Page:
Zimbabwe: Heavy Rains Time to Plant, Farmers Told

11 December 2018

The Meteorological Services Department (MSD) yesterday said the skies should start clearing tomorrow after heavy rains and thunderstorms that were experienced in most parts of the country over the weekend. This comes as farmers have been urged to take advantage of the recent rains to intensify planting of summer crops and land preparations.

In a statement yesterday, the MSD said the skies were expected to start clearing in Matabeleland, Midlands and Masvingo provinces.

"Thunderstorms were recorded almost countrywide though generally light, significant falls were recorded at Beitbridge (54 millimetres), Chinhoyi Met Station (42 mm), Hwange (45mm), Chinhoyi central business district (32mm) and Kariba (25mm).

"Heavier downpours were mostly confined to Mashonaland West, Matabeleland South and Matabeleland North," said MSD.

Today, the MSD says it will be mostly cloudy, windy and slightly cooler than of late with scattered thundershowers and overnight rain in Harare, Manicaland and Mashonaland East and Central.

In Mashonaland West, Matabeleland North, Matabeleland South, Midlands and Masvingo, it is expected to be windy and mild with intermittent sunny breaks. Isolated showers remain a potential.

Farmers have been urged to take advantage of the recent rains to intensify planting of summer crops and land preparations. Some farmers had planted early, while others had delayed planting due to late rains.

Federation of Farmers' Unions chairman Mr Wonder Chabikwa welcomed the recent rains saying that they had resulted in an increase in activity on the ground.

"We are now urging all farmers to take advantage of the recent rains to intensify planting and land preparations. We have had late rains and some farmers had delayed planting cotton as they were waiting for significant rains.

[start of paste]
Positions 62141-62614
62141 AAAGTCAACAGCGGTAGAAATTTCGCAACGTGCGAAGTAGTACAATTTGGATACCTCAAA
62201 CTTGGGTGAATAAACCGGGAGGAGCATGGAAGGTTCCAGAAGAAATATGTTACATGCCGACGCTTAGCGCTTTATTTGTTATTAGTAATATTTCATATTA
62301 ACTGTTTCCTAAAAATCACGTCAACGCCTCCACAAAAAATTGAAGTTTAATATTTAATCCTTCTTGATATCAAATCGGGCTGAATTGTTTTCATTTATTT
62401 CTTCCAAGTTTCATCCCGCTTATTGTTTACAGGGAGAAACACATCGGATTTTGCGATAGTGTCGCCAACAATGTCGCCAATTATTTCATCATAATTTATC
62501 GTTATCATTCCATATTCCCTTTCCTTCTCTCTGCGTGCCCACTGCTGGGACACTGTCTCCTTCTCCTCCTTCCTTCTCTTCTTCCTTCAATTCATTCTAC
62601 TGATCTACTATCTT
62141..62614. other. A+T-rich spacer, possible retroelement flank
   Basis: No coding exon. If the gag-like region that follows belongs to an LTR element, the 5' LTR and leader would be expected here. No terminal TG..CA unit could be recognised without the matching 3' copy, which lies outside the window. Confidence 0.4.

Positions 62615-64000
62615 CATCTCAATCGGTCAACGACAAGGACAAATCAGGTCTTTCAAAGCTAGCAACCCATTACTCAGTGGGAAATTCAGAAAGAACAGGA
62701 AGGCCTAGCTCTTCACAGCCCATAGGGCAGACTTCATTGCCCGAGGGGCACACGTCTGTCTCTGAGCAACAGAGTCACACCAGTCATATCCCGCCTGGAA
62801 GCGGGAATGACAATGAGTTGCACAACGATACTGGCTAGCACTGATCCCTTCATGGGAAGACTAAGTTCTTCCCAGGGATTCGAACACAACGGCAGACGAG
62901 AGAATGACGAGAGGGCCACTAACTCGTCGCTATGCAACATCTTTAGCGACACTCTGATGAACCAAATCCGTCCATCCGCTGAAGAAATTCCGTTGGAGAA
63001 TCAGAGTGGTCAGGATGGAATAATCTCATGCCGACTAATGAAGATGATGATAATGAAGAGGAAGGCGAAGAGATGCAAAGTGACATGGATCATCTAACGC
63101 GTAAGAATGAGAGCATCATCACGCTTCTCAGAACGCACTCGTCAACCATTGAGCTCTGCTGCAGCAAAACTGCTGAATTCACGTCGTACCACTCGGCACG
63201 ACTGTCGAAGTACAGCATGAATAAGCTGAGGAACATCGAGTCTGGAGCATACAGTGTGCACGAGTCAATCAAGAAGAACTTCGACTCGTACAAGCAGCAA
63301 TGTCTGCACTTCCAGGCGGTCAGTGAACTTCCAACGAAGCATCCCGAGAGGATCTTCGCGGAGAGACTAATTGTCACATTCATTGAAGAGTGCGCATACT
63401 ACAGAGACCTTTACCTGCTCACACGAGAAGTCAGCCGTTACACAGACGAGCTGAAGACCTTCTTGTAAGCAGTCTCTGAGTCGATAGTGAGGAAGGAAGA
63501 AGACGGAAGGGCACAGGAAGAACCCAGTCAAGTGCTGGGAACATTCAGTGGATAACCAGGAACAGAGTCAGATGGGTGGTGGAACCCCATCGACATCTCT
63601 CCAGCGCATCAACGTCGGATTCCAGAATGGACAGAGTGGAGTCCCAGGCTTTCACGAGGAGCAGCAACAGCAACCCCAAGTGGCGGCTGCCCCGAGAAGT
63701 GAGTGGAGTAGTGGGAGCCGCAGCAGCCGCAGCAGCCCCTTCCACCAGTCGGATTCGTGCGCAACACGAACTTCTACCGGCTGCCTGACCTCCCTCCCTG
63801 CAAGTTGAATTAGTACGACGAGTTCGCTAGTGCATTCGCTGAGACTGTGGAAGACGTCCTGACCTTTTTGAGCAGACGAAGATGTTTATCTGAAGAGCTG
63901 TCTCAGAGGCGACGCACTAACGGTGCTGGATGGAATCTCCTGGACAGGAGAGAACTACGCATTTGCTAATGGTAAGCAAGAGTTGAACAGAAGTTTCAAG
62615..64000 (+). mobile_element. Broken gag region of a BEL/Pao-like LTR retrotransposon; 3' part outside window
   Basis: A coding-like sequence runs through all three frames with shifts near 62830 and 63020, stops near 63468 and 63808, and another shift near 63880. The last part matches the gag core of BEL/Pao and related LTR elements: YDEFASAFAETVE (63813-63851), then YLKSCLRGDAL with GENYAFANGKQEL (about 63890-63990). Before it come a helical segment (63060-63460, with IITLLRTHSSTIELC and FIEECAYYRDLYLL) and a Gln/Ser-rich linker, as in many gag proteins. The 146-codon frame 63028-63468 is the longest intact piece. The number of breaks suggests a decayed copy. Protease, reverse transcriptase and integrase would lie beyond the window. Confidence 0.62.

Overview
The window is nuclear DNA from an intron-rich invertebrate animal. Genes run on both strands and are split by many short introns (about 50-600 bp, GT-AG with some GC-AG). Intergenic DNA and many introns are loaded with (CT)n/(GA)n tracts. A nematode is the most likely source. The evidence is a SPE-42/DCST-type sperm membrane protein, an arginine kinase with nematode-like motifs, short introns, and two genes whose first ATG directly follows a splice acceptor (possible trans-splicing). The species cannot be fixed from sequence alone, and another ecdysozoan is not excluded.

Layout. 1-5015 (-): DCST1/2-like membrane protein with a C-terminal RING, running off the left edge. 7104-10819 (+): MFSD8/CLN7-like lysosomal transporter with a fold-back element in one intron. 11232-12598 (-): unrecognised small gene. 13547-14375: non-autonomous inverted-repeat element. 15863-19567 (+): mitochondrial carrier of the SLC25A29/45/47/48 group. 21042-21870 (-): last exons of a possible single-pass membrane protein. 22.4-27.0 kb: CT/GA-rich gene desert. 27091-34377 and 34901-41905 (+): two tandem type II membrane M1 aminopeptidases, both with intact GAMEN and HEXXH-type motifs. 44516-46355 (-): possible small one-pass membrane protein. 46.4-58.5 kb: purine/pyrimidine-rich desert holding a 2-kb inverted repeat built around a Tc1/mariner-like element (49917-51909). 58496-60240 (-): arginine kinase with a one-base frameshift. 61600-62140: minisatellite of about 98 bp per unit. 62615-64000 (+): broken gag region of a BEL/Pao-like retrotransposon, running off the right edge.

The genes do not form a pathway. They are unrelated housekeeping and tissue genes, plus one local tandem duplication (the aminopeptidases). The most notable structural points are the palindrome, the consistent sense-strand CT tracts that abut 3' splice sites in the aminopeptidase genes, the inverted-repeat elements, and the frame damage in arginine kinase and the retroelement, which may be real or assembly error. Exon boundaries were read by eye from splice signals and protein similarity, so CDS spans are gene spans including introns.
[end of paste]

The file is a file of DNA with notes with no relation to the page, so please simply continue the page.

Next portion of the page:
"Some farmers who grow tobacco had also suspended transplanting of the dryland crop but I am sure they have resumed planting. They should intensify planting before the window closes. The tobacco crop that was transplanted early September is doing well," he said.

"The first leaves of the crop transplanted early are showing signs of ripening. Farmers will soon start reaping the early crop in two to three weeks' time. The countryside is now greener and there is stock watering," he said.

Seed Co Zimbabwe agronomy and extension services manager Mr John Basera said farmers should utilise the available moisture to plant their maize and soyabean crops.

"The current rains are for serious planting and farmers should utilise them.

"Farmers should ensure they attain optimum plant population levels of 37 000 to 44 000 plants per hectare of maize in low rainfall potential areas and 50 000 to 60 000 in high potential areas. In terms of soyabean, farmers should target 350 000 to 500 000 plants per hectare to achieve better yields," he said.

Mr Basera urged farmers to ensure their fields were weed free during the first 10-12 weeks as this stage was critical and could affect yields.

"The use of pre-emergence herbicides is recommended. Pre-emergence herbicides must be sprayed within two to three days after planting and at recommended rates. This normally ensures a weed-free crop in the first 40 or so days after emergence and a crop will have a very good head start, and yields more," he said.

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